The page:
Available this week on download, with the DVD/Blu-Ray set to follow suit shortly, Ghost In The Shell sees Scarlett Johansson take on the iconic manga role, bringing it to the big (and now small) screen in a dazzling live action extravaganza.

To mark the release, here’s Scarlett spilling the beans on the role, her preparation and much more…..


QUESTION:  What does the term Ghost in the Shell mean and what’s special about the Major’s physicality that gives her an advantage in her job?

SCARLETT JOHANSSON:  Ghost in the Shell, I think means a lot of things, as I’ve sort of discovered, but your ghost, I suppose, is your spirit, your true self, the self that can travel from vessel to vessel.  And the shell would be your physical body, and in this case, it would be the body that Major has been given, her cyborg body.  And her ghost, her spirit is her brain, her human brain and all that comes with that, and her past.

QUESTION:  There’s a physicality to the way you’re playing her that brings out this duel nature.

SCARLETT JOHANSSON:  Yeah, I mean, you know, she’s… it’s been challenging to create the physicality for Major because, of course, you don’t want her to seem robotic, exactly, but she’s not human.  And I think that there’s a kind of a… I would say a sort of a delay or a… there’s a distance between her brain… her brain pattern, her neurological wave and her body.  There’s like a little bit of a… you know, she’s not quite in herself, because she’s not in herself.  You know, and if you were to believe that the mind, body is kind of a fluid thing, you know, that’s not the case for her.  There’s a… there’s a ripple in that and it’s been… it’s been challenging to kind of create that ripple, but it’s been interesting.  It’s just sort of a… it’s a process of discovery.

QUESTION:  Ghost in the Shell is a specific future world.  It’s a world of enhancements.  Can you set it up?

SCARLETT JOHANSSON:  I think, you know, when we find these characters and we find ourselves in this… I don’t wanna say it’s an alternate universe, but it’s certainly, I think, what I would describe as the not so bright, not so distant future.  You know, I think humans are still able to use technology to their advantage, but have lost the kind of… in doing so, in becoming so dependent on technology for their own satisfaction, enhancement, happiness, have sort of forgotten, or are losing a sense of their purpose, their sense of self, connectivity, all of those things. It’s a… it’s a world that is, I think, sort of isolate… isolating and sterile.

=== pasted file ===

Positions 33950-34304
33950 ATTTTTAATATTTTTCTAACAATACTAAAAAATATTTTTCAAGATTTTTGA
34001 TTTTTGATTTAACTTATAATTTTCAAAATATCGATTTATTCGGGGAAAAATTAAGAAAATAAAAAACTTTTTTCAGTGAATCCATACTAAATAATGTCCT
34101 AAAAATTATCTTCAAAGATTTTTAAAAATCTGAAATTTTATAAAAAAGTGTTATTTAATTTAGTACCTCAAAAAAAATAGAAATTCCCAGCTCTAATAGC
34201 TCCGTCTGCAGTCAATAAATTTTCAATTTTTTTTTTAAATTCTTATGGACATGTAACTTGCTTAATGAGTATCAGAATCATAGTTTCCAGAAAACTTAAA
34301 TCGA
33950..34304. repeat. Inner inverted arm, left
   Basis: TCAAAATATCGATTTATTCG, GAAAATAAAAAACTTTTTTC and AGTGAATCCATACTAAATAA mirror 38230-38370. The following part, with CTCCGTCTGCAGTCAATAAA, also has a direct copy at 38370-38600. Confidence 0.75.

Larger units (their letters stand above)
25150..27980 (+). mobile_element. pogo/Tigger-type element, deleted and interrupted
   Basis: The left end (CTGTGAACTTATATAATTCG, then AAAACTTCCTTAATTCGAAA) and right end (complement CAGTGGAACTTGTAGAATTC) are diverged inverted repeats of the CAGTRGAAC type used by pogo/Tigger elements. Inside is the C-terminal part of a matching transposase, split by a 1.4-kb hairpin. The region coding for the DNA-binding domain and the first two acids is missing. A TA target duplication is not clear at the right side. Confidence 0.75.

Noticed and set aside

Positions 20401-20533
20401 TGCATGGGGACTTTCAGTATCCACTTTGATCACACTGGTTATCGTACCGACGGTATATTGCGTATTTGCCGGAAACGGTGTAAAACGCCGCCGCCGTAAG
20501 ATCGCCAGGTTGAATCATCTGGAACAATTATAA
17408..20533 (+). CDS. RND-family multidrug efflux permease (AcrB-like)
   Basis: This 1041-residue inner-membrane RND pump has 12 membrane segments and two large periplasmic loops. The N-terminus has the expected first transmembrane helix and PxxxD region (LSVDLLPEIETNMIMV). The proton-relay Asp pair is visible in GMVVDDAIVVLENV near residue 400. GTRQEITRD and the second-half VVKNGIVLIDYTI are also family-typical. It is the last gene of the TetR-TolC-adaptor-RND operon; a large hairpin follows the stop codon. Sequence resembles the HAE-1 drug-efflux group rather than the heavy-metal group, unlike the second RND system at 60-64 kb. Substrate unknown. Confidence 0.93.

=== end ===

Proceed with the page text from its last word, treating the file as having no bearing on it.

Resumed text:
QUESTION:  The Major has a signature outfit.  Can you describe the suit and what advantage it gives her in her missions?

SCARLETT JOHANSSON:  The thermoptic suit is really… it’s sort of like a second skin and it allows her to become invisible, and of course, everything that goes along with… I mean, it’s a tool that she uses to be offensive and obviously, to be, you know, undercover.  And it’s, you know, she… there’s other charters in the film that have this same technology, maybe not as advanced, but it’s not something that’s… you know, it’s not like a super suit or something like that.  It’s just something that, you know, it’s out there.  We know that this material exists, and it’s something that allows her to just, you know, kind of fight under the radar. You know, but the skills that she has are her own skills.  It has nothing to do with wearing the suit.


QUESTION:  I love the fact that she’s not a superhero. This is who she has become by being the ghost in the shell.

SCARLETT JOHANSSON:  Yeah.  I think she has… you know, she makes a very heroic choice at the end of this film, which is when her kind of true… I think that’s when the character really shines the most is when she is self-sacrificing.  And you know, I wouldn’t describe her, exactly as a hero or a grime fighter or something like that.  I mean, certainly she’s not really made this decision to be in the position.  You know, she hasn’t made a selfless decision.  You know, she’s not a… she’s not a, you know… she’s not an upstanding citizen or anything like that.  You know, she finds herself in this body, in this circumstance. And you know, by the end of the film, she embraces this, this decision that’s kind of been made for her.  She makes… she owns the decision to be the Major.

QUESTION:  When you and Rupert first started talking, what were some of the shared ideas that you discussed that made you wanna do the movie?